Maybe it was “esusu,” “stokvel,” and “mukando” that got me into business after all!
In my last post I talked about a traditional savings scheme practiced across Africa. It’s easily the largest savings bank on the African continent, holding billions of dollars with operations in every single country in Africa (each one with its own brand name), and a branch network that goes right down to the village level! Well, it’s more than a single bank, it is more of a system.
I talked in my post about how technology could be applied to this amazing informal system to make it more efficient, modern and secure. I imagined that African entrepreneurs (including myself) will soon create a multibillion dollar industry around it. The mobile phone and the Internet are the key tools to making this happen.
Which reminds me, did I tell you that this is really how I raised my first capital to go into business?
When I returned to my home country Zimbabwe, soon after its independence, I got a job with the state-owned telephone company as an engineer. In those days there were no mobile telephone companies. Almost every day after work, I used to stop at a local hotel for drinks with some of my mates before catching the bus to go home. I did not own a car in those days, and I used the public bus system to get to and from work.
My friends and I would often discuss different business ideas which could help us generate more cash for ourselves. I personally wanted to save up to buy or build a house one day, and get married. I soon realised that these discussions always ended up as nothing more than just talk, so I determined to put some form and structure to it:
__”Why don’t we start a savings club in which we all pledge to set aside a portion of our salaries?” I suggested to more than 10 people gathered around the bar.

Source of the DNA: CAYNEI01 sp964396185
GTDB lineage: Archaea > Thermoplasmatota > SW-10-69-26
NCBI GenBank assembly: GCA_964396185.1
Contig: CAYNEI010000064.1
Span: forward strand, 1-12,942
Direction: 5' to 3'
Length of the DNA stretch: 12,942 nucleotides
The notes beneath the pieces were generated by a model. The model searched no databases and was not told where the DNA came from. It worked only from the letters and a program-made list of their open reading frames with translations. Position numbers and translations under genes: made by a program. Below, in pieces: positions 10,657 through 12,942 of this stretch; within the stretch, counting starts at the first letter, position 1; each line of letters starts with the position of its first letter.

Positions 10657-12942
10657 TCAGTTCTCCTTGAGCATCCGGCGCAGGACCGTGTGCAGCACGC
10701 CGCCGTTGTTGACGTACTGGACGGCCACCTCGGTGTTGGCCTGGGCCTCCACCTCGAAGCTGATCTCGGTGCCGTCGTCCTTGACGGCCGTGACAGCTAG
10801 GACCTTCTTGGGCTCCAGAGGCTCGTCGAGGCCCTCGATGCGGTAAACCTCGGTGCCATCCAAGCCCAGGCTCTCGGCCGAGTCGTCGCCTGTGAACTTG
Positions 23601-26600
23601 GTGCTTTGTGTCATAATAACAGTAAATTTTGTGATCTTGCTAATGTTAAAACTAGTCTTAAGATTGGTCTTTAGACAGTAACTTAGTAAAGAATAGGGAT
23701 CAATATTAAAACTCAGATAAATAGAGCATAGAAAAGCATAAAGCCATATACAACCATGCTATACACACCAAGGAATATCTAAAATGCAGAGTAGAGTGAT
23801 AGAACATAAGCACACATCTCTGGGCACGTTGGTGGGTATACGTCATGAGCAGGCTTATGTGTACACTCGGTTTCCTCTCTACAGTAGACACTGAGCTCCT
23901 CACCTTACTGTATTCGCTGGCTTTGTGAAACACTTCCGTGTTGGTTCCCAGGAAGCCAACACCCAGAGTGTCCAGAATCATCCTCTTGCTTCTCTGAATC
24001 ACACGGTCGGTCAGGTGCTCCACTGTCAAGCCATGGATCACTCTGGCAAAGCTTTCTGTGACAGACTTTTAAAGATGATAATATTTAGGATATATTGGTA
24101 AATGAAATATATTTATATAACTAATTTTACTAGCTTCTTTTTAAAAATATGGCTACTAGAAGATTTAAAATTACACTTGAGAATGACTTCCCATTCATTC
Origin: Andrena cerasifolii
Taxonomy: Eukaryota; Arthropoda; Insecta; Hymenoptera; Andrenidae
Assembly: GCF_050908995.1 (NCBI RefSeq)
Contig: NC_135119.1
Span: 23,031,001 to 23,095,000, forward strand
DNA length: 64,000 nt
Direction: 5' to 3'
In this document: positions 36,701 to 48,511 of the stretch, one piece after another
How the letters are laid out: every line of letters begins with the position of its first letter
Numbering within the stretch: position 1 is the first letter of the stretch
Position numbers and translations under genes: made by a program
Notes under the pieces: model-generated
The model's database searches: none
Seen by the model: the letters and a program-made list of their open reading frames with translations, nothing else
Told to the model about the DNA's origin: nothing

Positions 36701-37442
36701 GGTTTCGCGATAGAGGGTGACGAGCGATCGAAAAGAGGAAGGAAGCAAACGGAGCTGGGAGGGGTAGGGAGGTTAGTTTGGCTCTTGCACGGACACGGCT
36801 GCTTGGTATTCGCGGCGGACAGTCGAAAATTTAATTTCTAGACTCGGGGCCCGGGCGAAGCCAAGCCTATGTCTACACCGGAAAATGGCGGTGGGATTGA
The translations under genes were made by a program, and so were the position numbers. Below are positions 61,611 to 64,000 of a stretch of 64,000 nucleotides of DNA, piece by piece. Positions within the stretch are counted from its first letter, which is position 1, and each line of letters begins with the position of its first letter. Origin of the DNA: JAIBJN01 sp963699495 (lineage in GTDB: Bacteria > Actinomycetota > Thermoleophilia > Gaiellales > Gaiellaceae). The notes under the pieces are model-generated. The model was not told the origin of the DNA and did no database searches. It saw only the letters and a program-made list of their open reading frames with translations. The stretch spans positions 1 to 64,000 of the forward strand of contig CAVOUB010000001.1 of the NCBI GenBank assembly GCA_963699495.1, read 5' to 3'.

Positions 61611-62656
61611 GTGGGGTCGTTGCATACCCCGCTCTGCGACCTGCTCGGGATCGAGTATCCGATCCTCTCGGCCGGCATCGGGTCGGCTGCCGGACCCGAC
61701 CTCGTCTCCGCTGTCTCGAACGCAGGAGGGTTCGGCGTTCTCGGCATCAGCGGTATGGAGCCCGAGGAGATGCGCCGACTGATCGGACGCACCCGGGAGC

“What will we do with the money?” someone asked.
“Well, we can develop projects in which we invest?” I suggested.
“Like what?!” someone else chimed.
“We can start a disco. The one here is lousy!”
Almost everybody thought it was a good idea, and I was chosen as the coordinator. I also suggested that next time we meet at a more serious venue, rather than a pub. I suggested the home of an uncle of mine, and we set a date for that weekend. On the Saturday morning set for the meeting, only three of my friends pitched up! I suggested we start anyway, and we agreed to each set aside every month what would have been the equivalent of $75.
I went off and opened the bank account, and told all the would-be members of our little “mukando”… adashe, ajo, chama, chilimba, chit, ekub, estibe, esusu, hagbad, likilimba, kixikila, maround, motshelo, njangi, upatu, stokvel, vicoba were just a few of the savings schemes that you shared here last week… (sometimes spelled in a few different ways, but I’ve done my best).
At the end of the month, only two of us actually put in any money. Two others who promised to put in money continued to attend meetings for a month or two, but then we kicked them out after it became obvious they were never going to put in any money.
__Once I put in the first $75, I became a very serious individual. I never entered a pub again… The rest is history, as they say!
Here are some things to take away:
# I really started with $75, as a member of a failed savings scheme of young professionals.
# It’s great to get together with your friends to start a business, but don’t allow it to just become pub talk. Put some action plans together.
# Once you start putting money aside, things begin to happen.
# When people must put their money into an account, you’ll soon see who’s committed and who is not.
# Don’t be discouraged if others aren’t willing to commit; just proceed with those who will… even if it’s just you!
# Even if you haven’t yet decided what you’re going to do, start saving, even if it’s very little. It’s not reasonable to imagine you’ll be able to borrow money, and start a business, without putting in anything yourself, however small.
Today, you can raise money for small ventures on the Internet using much more sophisticated schemes such as “crowding sourcing.” My daughter and her friends used a similar scheme when they were at university to raise money for a social venture. Whilst you must exercise caution when participating in such schemes (as many are scams) you must still have the intellectual curiosity to study them carefully, and understand how they work.
(Please don’t inundate me with requests for information on this one, because I’m a little too old to get into it. Those of you who are determined will no doubt figure it all out). Here’s one place to get started in your research about what’s out there: http://crowdfundbeat.com/2015/04/05/2015-list-of-crowdfunding-websites/
One more thing — I never condemned anyone who didn’t join me. I found ways to keep the relationships with them. Some of my friends who participated in those first meetings also went on to establish themselves as entrepreneurs, and often speak of how they had been inspired by my commitment in those early days.
Written By Strive Masiyiwa, Chairman, Econonet Group